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Finite Capacity Scheduling

FCS: Features, Functions and Applications

Finite Capacity Scheduling: Features, Functions and Applications

Written by: Bill Kirchmier 5/7/2012

Material resources are discrete items and easy to allocate. The demand side of the equation; detailing when capacity resources are required, is a difficult scheduling problem and ignored by ERP systems. Capacity resource availability is a time dependent function; each capacity operation requires finite information about demand and availability of every operation of every job. However since capacity resources are assumed to be infinite and not included in routings there is no descrete information available.

ERP systems create routings to define at what point material resources are required;  little on no benefit is derived because  is required to produce products. Work orders define where resources are required for each each operation and what quantity; however, this says nothing about when capacity resources are available to process the work order.

Scheduling capacity resources requires time dependent coordination of many conditions; including when capacity resources are available by work center, by shift and time. Multiple resource constraint requirements by operations, user defined priorities and many other time dependent constraints affect scheduling. These conditions are ignored by ERP; eliminating the ability to  coordinate and synchronize material and capacity.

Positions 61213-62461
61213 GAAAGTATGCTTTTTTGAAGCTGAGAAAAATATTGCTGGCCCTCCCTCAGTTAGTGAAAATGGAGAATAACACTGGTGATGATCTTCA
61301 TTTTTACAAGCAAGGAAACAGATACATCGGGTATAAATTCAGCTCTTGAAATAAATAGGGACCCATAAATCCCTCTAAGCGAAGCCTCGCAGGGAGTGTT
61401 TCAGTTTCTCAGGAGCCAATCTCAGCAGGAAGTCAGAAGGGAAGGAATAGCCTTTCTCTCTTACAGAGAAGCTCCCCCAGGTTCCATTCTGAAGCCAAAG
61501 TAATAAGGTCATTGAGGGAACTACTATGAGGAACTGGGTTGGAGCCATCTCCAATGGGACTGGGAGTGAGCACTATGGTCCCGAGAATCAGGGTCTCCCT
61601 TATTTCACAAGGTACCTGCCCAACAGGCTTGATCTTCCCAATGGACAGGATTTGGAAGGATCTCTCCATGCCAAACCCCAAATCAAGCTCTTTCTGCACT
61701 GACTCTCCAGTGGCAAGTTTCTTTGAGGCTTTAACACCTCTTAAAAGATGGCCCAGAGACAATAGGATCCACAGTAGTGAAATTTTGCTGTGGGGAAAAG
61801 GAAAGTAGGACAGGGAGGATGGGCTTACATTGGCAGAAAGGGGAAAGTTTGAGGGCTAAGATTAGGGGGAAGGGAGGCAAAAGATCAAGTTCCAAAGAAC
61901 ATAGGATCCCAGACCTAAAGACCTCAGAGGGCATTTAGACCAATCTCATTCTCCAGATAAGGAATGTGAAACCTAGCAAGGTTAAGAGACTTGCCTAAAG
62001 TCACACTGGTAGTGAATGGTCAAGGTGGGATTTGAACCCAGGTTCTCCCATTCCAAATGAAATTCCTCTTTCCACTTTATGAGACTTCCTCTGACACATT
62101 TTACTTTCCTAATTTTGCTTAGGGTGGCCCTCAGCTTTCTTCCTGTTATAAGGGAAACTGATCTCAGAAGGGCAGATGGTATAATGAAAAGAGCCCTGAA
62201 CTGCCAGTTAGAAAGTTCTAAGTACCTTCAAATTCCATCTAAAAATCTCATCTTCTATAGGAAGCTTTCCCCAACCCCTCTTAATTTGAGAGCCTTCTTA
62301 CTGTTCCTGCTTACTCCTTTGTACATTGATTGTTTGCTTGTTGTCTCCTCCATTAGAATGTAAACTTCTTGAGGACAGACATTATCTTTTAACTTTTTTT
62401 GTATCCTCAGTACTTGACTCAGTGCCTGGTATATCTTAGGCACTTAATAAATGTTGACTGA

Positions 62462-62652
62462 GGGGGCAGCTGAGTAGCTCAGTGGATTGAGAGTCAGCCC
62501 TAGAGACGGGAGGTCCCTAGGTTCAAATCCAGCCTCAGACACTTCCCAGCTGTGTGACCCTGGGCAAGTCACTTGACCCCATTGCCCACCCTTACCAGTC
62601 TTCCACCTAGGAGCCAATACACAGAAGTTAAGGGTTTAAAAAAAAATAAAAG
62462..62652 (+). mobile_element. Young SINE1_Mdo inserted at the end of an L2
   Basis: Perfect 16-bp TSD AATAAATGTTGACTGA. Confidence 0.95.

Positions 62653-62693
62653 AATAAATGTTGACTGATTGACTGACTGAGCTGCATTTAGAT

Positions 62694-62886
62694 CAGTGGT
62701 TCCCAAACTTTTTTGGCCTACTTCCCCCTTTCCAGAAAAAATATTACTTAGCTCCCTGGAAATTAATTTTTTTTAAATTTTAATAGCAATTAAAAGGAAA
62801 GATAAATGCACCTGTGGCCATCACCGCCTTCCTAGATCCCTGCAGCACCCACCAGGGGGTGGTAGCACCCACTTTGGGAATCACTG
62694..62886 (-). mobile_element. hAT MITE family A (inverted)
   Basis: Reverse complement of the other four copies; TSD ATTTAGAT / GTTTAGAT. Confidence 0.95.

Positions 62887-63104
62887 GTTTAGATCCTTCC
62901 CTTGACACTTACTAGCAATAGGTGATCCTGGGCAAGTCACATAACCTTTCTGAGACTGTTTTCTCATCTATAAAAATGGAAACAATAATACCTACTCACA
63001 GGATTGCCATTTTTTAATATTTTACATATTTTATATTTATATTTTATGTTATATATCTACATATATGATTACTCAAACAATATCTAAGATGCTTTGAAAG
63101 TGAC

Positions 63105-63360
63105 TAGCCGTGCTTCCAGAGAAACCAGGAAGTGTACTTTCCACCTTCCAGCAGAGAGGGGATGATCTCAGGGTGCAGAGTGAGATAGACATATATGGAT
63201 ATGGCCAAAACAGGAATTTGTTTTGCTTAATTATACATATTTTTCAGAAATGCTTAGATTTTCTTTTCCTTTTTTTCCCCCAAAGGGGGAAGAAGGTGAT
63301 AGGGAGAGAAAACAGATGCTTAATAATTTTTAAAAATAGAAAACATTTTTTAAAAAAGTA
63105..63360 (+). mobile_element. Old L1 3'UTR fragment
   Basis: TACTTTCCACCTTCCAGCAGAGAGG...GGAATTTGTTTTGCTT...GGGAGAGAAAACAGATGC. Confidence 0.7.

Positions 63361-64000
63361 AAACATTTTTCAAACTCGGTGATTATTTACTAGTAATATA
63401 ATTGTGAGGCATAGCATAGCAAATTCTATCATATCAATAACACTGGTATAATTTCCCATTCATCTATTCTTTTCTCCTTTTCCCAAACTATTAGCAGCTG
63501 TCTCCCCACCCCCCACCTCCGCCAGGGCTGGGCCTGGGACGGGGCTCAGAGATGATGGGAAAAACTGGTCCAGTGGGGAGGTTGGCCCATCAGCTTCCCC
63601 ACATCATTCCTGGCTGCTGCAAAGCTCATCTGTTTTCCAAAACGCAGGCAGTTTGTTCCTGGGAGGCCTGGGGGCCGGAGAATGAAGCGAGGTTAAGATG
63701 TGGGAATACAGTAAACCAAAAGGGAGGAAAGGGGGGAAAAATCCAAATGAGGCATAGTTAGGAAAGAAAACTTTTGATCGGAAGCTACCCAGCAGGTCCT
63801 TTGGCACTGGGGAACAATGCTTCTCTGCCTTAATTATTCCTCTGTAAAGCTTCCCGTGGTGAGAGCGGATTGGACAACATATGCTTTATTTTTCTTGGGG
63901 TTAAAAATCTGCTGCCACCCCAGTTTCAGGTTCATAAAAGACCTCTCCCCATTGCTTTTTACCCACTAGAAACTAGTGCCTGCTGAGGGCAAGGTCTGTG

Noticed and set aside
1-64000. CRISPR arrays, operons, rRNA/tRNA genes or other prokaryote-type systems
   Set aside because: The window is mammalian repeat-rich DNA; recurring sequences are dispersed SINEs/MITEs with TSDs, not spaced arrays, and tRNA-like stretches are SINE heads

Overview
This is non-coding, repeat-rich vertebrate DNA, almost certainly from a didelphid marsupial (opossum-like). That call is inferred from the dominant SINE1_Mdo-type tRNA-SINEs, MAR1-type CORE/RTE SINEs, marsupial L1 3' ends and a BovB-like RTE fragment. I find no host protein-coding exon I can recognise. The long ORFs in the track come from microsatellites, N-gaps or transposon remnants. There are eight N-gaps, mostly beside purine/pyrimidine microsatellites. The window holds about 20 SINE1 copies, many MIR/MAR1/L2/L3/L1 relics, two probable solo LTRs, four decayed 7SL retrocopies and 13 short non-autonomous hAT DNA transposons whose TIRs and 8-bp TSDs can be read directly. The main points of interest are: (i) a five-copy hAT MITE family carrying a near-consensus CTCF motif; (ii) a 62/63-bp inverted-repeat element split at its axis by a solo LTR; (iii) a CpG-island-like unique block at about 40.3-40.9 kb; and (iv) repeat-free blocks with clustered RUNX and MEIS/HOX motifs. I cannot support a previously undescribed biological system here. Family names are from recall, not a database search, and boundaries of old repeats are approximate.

The degree of scheduling precision possible is a function of the scheduling system’s ability to detail the demand and availability of material and capacity resources for every operation. This effects  predictability; consider scheduling medical procedures in hospitals. if the procedure is for cataract surgery; predictability is extremely high since conflicts for resources are minimal. Cataract surgeons regularly schedule 20 to 30 procedures a day by rotating between multiple operating OR units allocated to the surgeon.

At the other end of the medical spectrum; consider a complex open heart surgery (HMLV procedure) that requires coordinating and synchronizing multiple surgeons, anesthesiologist, nurses, technicians, equipment etc. The diversity of resources required and time dependency for the two examples (cataract and open heart procedures) are extreme and time dependency is critical. The hospital scheduling is used in IPPSA seminars to demonstrate how FCS accounts for time dependent capacity resource availability to insure feasible coordination of material and capacity resources are coordinnated throughout procedures.

The same FCS software may be used to schedule complex industrial applications and medical procedures. Two examples of scheduling complex industrial applications are described in Chapter 6 of Bill Kirchmier’s new book Finite Capacity Scheduling – Optimizing a Constrained Supply Chain.